I was reading “Brave New World” [1] from Aldous Huxley [2] a few days back. In the foreword, Huxley talks about the mistakes he has made in the design of the story and how he would avoid them if he would do it once again. In the fight with his conscience about these mistakes, he starts the foreword with “Chronic remorse, as all the moralists are agreed, is a most undesirable sentiment… On no account brood over your wrongdoing. Rolling in the muck is not the best way of getting clean” [1]. Then, he somehow loses to the temptation, and suggests the changes he would make to enhance the story.

Reading this, I remembered an interview Debbie Millman [3] did with Alain De Botton [4] for Design Matters [5], where he talks about his previous statement “we fall in love because we long to escape from ourselves with someone as ideal as we are corrupt”. He talks about “the awful lot of self-deception in the process of love”, “how people are more susceptible to love those who they know nothing about”[6]  (as that is when they could be imagined as perfect), and how this relates to human beings’ desire for perfection and “projecting that missing perfection in the subject of love” rather than something really lovable in the person they love.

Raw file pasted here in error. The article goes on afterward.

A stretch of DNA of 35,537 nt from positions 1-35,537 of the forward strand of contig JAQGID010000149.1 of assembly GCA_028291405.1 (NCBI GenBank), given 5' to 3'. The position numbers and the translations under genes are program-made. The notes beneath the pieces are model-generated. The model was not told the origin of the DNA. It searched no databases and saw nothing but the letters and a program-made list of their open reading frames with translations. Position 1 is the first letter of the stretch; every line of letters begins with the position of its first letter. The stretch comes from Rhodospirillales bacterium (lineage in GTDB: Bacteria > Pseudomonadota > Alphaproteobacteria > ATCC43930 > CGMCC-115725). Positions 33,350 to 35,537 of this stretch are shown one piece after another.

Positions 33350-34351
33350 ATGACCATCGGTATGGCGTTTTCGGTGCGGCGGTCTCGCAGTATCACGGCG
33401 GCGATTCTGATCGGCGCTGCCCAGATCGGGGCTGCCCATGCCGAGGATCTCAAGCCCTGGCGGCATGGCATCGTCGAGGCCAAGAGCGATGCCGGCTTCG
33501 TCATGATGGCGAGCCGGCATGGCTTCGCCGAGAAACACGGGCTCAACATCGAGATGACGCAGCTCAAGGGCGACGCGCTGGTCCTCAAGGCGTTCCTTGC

Feelings of longing and missing a person, a place, an action, or a history, are signs of desire for someone’s  own perfection and reflecting on occasions it is missed. For some it could tie to a person or a place, and for some it could be as perfectionist as remorse over missing the perfect design of a story. As attractive as the word “perfectionist”, it is the same main impediment to what it aims for.

From my old blog (Breathing Fine), November 12, 2017


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